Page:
Pitfalls with Oral Drug Administration in IPF

In the first 3 parts of our blog series on targeted delivery in  idiopathic pulmonary fibrosis (IPF), we focused on the potential of inhaled delivery and other targeting strategies to deliver efficacy uplifts for agents as an add-on to the standard of care, while minimising the likelihood of additive side effects. In this fourth installment, we highlight the need for such approaches, illustrated by examples in which oral delivery has resulted in significant limitations.

As mentioned previously, in future treatment of IPF, new approaches will need to be compatible, add-on therapy, with the current standards of care (SoC). Given the significant side effects already associated with both oral pirfenidone and nintedanib, add-on of new mechanisms via the oral route is highly likely to lead to additive side effects. As we have discussed, inhalation, and other targeting strategies, by virtue of reduced GI and systemic exposure, may represent a means to enable the add-on potential for a number of new approaches.

In Part 4 of our blog we illustrate that the challenge with add-on via the oral route is not just a theoretical concern but can lead to real issues for development programmes with two recent examples:

  • In 2017, Prometic (now Liminal BioSciences) completed a PhII study with PBI-4050 (fezagepras), which modifies fibrosis through interaction with GPR40 and GPR84. The 12-week open-label study explored the safety, efficacy, and pharmacokinetics (PK) of daily oral doses of 800 mg PBI-4050 alone and in combination with nintedanib or pirfenidone in patients with predominantly mild or moderate IPF. While lung function decline appeared to be stabilised in patients receiving PBI-4050 alone or in combination with nintedanib, this was not the case with the combination of PBI-4050 and pirfenidone. The PK analysis showed that, in combination with pirfenidone, plasma levels of PBI-4050 were reduced compared to the other two treatment groups. As a result of this drug-drug interaction (DDI) the FDA approved a PhIII design that would explore the effect of PBI-4050 alone or added-on to nintedanib, but not added on to pirfenidone. Although originally proposed to start in 2018, the PhIII study has not yet been initiated. Instead, further dose-ranging (up to 2400 mg/day) of PBI-4050 is being explored in a PhI study in healthy subjects.
  •  In November 2020, Galapagos announced positive top-line results from the PINTA PhII trial investigating the effect of a 100 mg once-daily oral dose of the GPR84 antagonist, GLPG1205. Patients received GLPG1205 or placebo for 26 weeks and could remain on their SoC as background therapy, i.e. nintedanib, pirfenidone or neither. At week 26, there was a trend for a reduced decline in lung function in patients receiving GLPG1205 versus placebo on top of SoC. This trend was consistent across the three treatment strata. From a safety perspective, no relevant signals were observed for GLPG1205 alone and on top of pirfenidone. The most frequently reported adverse events on GLPG1205 alone were gastrointestinal disorders, especially nausea. In the treatment arm of GLPG1205 on top of nintedanib, a higher rate of early discontinuations and more treatment-emergent adverse events were observed.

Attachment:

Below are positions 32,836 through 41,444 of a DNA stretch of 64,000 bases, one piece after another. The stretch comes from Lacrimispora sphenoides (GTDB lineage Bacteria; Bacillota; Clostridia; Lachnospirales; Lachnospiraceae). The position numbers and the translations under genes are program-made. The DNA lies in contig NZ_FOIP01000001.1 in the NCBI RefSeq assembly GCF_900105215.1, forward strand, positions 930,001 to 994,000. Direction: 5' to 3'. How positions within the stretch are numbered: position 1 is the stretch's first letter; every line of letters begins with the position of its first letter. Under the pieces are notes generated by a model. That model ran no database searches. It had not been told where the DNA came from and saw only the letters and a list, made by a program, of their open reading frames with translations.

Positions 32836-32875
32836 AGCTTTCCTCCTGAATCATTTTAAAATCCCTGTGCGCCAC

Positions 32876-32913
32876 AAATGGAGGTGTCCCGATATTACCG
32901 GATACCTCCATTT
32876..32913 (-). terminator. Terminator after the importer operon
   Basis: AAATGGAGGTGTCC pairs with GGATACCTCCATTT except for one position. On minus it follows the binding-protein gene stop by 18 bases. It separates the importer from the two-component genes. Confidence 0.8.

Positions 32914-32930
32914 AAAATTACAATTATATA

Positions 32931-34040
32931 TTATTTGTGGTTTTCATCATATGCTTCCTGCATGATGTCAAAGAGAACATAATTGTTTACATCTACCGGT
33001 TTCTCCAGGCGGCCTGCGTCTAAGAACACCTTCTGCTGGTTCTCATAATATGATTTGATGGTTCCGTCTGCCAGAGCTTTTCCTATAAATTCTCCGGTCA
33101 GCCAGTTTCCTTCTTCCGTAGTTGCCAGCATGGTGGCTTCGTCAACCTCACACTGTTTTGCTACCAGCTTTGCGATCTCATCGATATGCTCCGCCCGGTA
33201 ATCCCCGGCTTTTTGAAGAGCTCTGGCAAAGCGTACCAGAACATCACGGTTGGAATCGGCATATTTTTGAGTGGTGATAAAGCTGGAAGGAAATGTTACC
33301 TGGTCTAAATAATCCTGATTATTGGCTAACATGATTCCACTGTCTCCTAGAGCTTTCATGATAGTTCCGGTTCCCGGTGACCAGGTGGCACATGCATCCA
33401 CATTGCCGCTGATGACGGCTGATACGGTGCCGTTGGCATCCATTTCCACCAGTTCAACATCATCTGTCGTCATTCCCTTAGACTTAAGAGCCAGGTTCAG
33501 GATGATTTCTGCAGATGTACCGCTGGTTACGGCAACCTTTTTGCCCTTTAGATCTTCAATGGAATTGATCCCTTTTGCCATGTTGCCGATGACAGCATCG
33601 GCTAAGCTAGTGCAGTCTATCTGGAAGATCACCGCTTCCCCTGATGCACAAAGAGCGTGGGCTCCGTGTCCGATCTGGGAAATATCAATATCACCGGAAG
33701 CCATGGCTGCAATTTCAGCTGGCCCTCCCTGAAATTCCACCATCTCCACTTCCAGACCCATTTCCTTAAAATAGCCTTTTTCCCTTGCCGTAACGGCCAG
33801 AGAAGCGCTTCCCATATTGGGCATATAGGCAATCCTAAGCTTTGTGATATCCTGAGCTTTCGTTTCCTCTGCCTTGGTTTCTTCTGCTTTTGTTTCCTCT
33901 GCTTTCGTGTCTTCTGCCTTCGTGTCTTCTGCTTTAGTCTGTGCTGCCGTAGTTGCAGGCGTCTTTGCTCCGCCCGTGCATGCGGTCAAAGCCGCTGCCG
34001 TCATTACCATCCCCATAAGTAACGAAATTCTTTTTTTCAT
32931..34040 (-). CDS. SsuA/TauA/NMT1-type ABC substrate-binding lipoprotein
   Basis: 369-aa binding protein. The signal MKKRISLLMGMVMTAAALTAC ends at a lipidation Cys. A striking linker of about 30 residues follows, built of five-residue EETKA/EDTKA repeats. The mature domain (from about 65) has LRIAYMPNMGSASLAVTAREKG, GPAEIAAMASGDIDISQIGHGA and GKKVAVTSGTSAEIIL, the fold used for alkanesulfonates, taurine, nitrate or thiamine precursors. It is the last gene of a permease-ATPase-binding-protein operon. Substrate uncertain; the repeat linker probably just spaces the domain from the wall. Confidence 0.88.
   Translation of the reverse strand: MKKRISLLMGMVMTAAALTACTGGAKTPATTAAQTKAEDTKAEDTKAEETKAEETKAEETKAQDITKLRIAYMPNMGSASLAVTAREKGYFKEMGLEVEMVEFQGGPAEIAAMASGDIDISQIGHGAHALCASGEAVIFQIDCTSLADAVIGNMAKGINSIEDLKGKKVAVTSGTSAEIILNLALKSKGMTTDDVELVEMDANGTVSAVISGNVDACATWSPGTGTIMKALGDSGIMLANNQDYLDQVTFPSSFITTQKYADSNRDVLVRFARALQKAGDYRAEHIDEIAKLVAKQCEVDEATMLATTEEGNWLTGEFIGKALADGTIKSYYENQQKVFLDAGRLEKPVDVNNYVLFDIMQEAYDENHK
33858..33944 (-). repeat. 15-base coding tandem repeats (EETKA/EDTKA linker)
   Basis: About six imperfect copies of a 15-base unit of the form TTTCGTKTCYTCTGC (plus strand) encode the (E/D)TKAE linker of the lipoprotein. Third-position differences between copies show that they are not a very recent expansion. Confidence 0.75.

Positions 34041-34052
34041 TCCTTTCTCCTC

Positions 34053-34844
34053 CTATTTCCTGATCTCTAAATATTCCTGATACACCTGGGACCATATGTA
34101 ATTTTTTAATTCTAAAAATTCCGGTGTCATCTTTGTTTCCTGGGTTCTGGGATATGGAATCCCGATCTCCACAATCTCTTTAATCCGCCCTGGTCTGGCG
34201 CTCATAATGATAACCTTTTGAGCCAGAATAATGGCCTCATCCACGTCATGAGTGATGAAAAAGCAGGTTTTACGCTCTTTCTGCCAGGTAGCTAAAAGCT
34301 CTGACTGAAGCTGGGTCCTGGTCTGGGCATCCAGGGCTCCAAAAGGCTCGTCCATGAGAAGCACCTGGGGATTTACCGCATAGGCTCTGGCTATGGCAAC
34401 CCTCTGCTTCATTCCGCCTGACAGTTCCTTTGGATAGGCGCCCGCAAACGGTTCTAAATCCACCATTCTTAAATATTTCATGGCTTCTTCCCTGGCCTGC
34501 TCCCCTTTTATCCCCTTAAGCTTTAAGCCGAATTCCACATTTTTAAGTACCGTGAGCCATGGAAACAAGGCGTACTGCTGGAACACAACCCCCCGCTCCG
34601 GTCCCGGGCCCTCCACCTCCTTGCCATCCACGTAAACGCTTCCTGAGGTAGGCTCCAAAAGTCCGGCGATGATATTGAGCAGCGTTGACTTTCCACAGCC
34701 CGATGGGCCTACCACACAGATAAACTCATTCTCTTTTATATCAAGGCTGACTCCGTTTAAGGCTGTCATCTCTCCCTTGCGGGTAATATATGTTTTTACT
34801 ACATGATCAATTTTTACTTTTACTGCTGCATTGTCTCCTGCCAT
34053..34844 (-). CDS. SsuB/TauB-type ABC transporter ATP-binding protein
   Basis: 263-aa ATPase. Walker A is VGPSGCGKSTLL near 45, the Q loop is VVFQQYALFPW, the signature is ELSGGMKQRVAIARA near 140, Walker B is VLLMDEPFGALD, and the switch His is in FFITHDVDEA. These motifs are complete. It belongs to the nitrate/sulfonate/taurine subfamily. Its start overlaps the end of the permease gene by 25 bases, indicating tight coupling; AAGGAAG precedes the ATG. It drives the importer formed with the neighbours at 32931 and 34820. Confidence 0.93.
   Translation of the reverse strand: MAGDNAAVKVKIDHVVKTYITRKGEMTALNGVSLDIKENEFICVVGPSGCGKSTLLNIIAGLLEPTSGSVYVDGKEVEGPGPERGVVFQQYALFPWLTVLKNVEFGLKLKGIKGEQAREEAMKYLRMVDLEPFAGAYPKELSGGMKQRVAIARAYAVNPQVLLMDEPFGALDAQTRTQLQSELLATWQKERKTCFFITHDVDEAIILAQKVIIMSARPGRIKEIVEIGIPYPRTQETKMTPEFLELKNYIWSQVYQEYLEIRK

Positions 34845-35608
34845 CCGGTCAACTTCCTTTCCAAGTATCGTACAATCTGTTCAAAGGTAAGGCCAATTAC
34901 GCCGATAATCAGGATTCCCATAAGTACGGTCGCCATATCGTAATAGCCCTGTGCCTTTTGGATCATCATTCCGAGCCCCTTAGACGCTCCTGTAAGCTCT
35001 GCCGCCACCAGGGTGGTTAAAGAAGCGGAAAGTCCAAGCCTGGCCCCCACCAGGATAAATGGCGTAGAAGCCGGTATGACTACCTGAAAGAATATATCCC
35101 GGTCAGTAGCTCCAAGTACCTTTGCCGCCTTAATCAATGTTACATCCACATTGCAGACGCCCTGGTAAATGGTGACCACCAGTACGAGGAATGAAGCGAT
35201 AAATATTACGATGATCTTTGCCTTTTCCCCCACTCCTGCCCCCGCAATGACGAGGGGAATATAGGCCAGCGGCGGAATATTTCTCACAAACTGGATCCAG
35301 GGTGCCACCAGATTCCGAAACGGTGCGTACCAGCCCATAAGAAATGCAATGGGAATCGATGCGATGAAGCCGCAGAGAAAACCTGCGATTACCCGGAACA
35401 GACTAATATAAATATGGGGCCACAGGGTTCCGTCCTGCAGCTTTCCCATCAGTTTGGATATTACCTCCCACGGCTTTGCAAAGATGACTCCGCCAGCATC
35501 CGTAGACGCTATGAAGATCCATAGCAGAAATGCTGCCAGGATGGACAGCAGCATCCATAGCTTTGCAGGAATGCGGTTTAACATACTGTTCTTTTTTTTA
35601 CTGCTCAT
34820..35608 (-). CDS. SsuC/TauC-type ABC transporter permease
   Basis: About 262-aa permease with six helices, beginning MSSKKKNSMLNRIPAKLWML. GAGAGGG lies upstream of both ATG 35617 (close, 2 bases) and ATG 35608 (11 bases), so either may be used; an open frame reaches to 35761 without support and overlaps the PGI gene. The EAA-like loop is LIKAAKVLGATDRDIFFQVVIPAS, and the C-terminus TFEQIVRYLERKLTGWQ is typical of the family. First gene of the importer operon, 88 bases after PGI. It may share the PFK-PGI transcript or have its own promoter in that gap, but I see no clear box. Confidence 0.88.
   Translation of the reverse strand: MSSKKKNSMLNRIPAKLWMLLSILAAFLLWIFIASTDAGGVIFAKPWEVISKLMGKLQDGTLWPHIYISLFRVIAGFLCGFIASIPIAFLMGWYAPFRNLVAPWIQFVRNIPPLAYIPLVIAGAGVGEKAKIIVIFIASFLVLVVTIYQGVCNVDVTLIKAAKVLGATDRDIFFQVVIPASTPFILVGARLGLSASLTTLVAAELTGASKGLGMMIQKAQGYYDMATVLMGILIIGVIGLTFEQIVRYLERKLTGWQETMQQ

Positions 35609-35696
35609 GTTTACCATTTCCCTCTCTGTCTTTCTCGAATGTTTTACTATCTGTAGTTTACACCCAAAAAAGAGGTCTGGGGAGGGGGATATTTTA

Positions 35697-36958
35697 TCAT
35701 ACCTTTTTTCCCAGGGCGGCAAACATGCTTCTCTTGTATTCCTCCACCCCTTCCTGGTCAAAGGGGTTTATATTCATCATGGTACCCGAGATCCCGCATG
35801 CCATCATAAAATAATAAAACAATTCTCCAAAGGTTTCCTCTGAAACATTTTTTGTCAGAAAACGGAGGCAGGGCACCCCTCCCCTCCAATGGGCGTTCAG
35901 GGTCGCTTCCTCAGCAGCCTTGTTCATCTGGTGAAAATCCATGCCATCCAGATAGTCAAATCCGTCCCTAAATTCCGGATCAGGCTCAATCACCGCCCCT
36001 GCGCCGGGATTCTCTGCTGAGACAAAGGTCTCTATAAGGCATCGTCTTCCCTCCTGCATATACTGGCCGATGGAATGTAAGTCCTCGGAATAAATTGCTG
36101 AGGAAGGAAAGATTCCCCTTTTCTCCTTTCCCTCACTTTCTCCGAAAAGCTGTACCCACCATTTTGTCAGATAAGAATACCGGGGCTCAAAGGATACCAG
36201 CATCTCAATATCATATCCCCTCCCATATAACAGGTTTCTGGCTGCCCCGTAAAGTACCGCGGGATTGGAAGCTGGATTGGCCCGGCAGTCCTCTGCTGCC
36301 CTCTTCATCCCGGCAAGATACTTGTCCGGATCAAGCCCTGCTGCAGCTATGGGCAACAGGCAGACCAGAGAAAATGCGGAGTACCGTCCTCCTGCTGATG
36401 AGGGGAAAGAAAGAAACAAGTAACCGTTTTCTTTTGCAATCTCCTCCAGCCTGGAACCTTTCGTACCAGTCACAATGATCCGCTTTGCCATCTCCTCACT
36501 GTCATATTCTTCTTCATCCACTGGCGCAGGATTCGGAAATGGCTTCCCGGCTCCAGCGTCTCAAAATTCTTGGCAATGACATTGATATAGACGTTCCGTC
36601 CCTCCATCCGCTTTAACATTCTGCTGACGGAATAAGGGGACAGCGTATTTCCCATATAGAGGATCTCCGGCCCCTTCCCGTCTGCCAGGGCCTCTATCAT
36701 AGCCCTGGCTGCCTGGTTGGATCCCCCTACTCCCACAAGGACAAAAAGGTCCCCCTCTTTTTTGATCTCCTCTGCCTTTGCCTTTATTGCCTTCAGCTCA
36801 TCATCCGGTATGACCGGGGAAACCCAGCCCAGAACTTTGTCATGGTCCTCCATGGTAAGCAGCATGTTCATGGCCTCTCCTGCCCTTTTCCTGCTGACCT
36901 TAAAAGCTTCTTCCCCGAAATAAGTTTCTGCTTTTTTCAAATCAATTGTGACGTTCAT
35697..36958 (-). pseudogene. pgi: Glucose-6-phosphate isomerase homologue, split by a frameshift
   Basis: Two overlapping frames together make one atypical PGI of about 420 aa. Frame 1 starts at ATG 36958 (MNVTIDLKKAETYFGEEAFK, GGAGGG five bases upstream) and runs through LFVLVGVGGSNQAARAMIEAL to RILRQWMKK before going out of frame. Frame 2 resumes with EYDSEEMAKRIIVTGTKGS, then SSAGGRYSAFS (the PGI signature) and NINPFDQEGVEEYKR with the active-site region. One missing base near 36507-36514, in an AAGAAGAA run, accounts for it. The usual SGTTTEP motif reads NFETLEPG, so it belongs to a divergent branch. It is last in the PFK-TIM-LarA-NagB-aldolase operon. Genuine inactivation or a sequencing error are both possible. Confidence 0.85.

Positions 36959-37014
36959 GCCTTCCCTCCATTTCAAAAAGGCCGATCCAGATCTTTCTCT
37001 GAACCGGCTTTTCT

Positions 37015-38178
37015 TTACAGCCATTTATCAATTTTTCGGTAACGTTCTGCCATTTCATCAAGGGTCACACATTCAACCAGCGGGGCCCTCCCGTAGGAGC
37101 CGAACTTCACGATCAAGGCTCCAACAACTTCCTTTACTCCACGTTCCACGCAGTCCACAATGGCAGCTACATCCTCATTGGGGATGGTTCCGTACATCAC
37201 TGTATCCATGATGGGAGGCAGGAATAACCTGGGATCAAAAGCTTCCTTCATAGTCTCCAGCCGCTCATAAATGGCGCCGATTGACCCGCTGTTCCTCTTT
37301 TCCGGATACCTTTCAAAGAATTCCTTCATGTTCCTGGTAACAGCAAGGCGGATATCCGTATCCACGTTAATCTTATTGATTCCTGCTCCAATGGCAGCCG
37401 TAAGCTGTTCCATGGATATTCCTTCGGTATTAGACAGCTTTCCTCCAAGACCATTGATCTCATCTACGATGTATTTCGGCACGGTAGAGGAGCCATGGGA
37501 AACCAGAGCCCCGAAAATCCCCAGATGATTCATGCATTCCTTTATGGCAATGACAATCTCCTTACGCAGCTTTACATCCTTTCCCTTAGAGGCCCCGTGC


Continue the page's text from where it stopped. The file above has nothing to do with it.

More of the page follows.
These are just 2 examples of the complexities that can emerge with oral add-on therapy in IPF, from both efficacy and safety perspectives.

Pursuing only oral therapies to bring increased benefit to IPF patients may mean that these benefits can never be fully realised due to side effect limitations or DDIs that compromise dosing flexibility. The likelihood of ultimate success will be increased by considering alternative strategies, including inhaled delivery and other means of targeting the diseased lung. With the discontinuation of the oral autotaxin inhibitor, GLPG1690, the now front-running novel anti-fibrotic agents in development for IPF are recombinant human pentraxin-2 (PRM-151) and the connective tissue growth factor antibody, pamrevlumab. Interestingly, both agents require intravenous administration, bringing additional practical challenges, particularly in the COVID-19 era. The optimal approach will be dependent on the target and properties of the therapeutic entity, and we have to be mindful that new complexities can arise. For example, during compilation of this blog, Galecto announced a significant redesign of the GALECTIC-1 study with the inhaled galectin-3 inhibitor GB01394. This was in response to recommendations from the Drug Safety Monitoring Board following observation of an imbalance in serious adverse experiences across the study groups. The causative factors are not yet clear. The study will now continue with recruitment limited to patients who are not on SoC, randomized to receive GB0139 3 mg or placebo.

Please get in touch with us to discuss how your project can benefit from targeted strategies (route of delivery- and pharmacology-based), or other strategies to build drugs that are fit for the real world. 

You can read our other blogs from the series here:

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